Bulletin (March 9, 2003)

Our Parish Council is sponsoring a nine day Novena of Prayer in March. It will focus on the financial needs of our parish and of specific needs families within our parish. The Novena, in honor of the Infant of Prague, begins on March 17 (St. Patrick's Day) and continues through the Feast of the Annunciation, March 25.

History: Originally from Spain, a lovely statue of the Child Jesus made its way to a Carmelite monastery in Prague, Czech Republic. In 1631, Saxons invaded the city, pillaging even the monastery. The sculpture of the Child Jesus was thrown out with the waste behind the High Altar. Here Father Cyril a Matre Dei found it when he returned to the abandoned church. After many vain attempts, Father Cyril finally received a bequest from a Prague citizen to repair the broken arms – and to begin the restoration of the monastery. The Holy Child of Prague has been the source of many miracles, especially regarding finances, health and children. Holy Family Church has a representation of the Infant of Prague in a niche near the altar of St. Joseph.

As a young priest, I was pastor of a parish that faced some nerve racking financial problems. After various attempts to find a solution, I made a novena to the Infant of Prague. The results were extraordinary - both for the parish and for me personally. I know many other people have received graces - financial and otherwise - by their prayers to the Child Jesus. We need to pray not only for ourselves, but for our country and world, that the overall economic situation will change and that we can avoid war. Also there are families who face other needs, for example problems with a child or the inability to conceive a child. As you will see, the novena allows for various intentions.

This weekend we will inaugurate some minor liturgical changes. As I see it, they have three purposes.

First, a clarification of identities: the priests, deacons and laity should each perform their proper roles. In recent years, we priests have become more secularized and a certain segment of the laity has become “clericalized.” Sometimes the extraordinary Eucharistic Ministers have appeared almost as “concelebrants.” To avoid that impression, the norms state that they should not enter the sanctuary until the priest has received Communion. Also the priest and deacon are to distribute Communion to them and hand them the ciborium or chalice.

Secondly, the changes aim at a greater unity regarding the postures of sitting, kneeling and standing. Thus, the faithful are to kneel from after the Sanctus (Holy, Holy) until the conclusion of the Great Amen. Then they remain standing until the last person has received Communion or the end of the assembly’s Communion Hymn. At that point they may kneel or be seated until the Prayer After Communion. (Obviously, exceptions are allowed when kneeling or standing would impose a difficult burden.)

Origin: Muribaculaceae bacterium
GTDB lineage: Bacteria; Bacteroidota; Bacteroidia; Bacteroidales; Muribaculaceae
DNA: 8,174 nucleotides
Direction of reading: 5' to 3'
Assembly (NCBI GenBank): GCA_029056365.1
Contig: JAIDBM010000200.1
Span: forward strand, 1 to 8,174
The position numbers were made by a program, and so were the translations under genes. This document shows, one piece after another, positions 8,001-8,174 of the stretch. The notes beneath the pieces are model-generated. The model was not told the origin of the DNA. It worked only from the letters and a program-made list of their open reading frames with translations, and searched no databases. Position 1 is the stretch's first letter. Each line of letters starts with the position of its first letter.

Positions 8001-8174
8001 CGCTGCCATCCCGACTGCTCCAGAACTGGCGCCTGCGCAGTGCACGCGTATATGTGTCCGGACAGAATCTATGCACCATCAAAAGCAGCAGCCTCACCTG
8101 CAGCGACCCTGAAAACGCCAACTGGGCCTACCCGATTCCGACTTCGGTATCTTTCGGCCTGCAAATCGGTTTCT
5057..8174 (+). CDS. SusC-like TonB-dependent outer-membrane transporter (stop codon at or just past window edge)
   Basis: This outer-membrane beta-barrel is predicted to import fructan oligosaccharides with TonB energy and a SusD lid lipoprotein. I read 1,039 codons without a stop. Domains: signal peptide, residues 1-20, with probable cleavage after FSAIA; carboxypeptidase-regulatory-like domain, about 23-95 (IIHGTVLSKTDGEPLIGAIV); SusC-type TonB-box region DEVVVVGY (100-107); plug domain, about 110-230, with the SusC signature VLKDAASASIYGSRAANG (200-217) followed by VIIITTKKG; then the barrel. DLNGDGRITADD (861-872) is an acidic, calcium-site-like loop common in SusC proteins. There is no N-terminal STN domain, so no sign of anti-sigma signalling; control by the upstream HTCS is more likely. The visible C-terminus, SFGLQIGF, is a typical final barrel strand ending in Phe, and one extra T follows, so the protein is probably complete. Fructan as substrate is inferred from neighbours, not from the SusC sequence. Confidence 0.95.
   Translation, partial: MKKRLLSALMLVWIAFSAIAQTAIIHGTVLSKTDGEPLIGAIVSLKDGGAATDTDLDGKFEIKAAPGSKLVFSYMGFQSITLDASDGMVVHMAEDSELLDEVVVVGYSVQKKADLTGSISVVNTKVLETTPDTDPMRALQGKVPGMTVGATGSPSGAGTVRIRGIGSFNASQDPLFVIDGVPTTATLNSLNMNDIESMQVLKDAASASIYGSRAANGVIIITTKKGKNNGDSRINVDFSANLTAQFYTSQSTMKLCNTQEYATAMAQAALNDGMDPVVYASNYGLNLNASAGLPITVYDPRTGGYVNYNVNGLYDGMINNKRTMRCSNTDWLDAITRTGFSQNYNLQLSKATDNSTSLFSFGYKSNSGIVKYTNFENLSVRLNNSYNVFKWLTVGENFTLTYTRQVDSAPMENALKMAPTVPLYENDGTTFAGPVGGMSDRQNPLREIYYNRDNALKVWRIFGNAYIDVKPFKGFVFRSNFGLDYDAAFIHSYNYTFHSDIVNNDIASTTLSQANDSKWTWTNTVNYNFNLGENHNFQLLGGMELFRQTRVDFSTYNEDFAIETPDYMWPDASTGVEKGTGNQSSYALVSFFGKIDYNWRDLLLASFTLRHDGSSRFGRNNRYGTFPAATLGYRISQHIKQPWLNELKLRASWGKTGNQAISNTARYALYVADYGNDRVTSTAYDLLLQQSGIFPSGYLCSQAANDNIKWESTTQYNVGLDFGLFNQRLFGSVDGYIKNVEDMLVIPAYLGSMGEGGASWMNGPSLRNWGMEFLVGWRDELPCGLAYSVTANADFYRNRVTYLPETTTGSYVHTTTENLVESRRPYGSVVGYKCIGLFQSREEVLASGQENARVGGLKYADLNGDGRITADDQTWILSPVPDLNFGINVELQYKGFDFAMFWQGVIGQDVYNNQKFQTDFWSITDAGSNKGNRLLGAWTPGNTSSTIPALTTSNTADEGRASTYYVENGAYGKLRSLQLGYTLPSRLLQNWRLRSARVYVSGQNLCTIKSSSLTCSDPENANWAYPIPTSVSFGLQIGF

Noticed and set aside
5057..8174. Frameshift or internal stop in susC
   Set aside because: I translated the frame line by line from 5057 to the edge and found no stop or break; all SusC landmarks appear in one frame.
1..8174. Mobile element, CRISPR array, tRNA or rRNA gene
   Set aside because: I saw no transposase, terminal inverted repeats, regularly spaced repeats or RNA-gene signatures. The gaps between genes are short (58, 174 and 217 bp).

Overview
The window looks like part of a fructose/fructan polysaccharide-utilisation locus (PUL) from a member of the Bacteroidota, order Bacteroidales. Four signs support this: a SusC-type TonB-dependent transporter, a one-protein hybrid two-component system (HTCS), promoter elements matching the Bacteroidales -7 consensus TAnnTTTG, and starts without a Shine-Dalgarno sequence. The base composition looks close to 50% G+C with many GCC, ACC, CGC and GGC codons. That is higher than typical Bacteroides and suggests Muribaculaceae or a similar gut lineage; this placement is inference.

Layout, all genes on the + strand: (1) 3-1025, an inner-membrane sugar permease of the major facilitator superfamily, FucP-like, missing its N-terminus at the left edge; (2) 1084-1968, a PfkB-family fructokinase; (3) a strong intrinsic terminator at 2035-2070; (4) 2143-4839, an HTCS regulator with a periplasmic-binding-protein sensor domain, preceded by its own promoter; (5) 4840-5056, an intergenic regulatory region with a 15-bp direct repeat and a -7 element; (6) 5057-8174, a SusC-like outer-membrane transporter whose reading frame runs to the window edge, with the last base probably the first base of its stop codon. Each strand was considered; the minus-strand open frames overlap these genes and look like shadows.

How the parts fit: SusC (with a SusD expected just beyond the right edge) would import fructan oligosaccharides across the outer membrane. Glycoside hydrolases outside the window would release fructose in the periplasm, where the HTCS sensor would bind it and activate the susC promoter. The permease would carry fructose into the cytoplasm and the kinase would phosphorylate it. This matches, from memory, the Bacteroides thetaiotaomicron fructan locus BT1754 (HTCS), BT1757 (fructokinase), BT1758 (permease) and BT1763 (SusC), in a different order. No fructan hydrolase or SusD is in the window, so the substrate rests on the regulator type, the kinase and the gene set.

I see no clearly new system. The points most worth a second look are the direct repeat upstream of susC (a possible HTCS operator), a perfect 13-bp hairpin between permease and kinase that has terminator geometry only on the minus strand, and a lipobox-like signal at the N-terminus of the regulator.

Thirdly – and most important – the changes are aimed at preventing any disrespect for the Sacred Species (the Body and Blood Christ). The Archbishop has indicated a preference that the priest and/or deacon purify the sacred vessels at the credence table. Next Sunday will initiate these and the other instructions. I ask your patience and prayerful support.

El Consejo Parroquial esta patrocinando una Novena de Oración en marzo. Enfocará en las necesidades financieras de la parroquia y familias dentro de ella. Será en honor al Santo Niño de Praga, comenzando el 17 de marzo hasta el 25, Fiesta de la Anunciación.

Este fin de semana inauguráramos unos cambios litúrgicos. Tienen tres propósitos. Primero, aclarar identidades: Los sacerdotes, diáconos y laicos deben asumir sus propios roles. En los últimos años, los sacerdotes quizás hemos sido más “seglares” y unos laicos más “clericales.” A veces los Ministros Extraordinarios de Eucaristía han dado la apariencia de ser “concelebrantes.” Para evitar la impresión las normas afirman que no deben entrar en el santuario hasta que el sacerdote ha comulgado. El sacerdote y diacono deben distribuir la Comunión a ellos y luego darles el copón o cáliz. Segundo, los cambios promueven una unidad mayor en cuanto a cuando la asamblea debe sentarse, pararse o hincarse. Así, los fieles deben estar hincados desde el final del Santo hasta la conclusión de Gran Amen. Y luego se quedan parados hasta que la ultima persona ha comulgado – o hasta la conclusión del himno de Comunión. Entonces se puede hincar o sentar hasta la Oración Después de Comunión. (Obviamente, hay excepciones si es muy difícil arrodillarse o pararse por largo tiempo.) Tercero – y más importante – los cambios quieren prevenir falta de respeto para las Sagradas Especies (el Cuerpo y la Sangre de Cristo). El arzobispo ha indicado la preferencia que el sacerdote y/o diacono purifiquen los vasos sagrados en la mesita del santuario. El próximo domingo iniciaremos estas instrucciones. Pido su paciencia, apoyo y oraciones.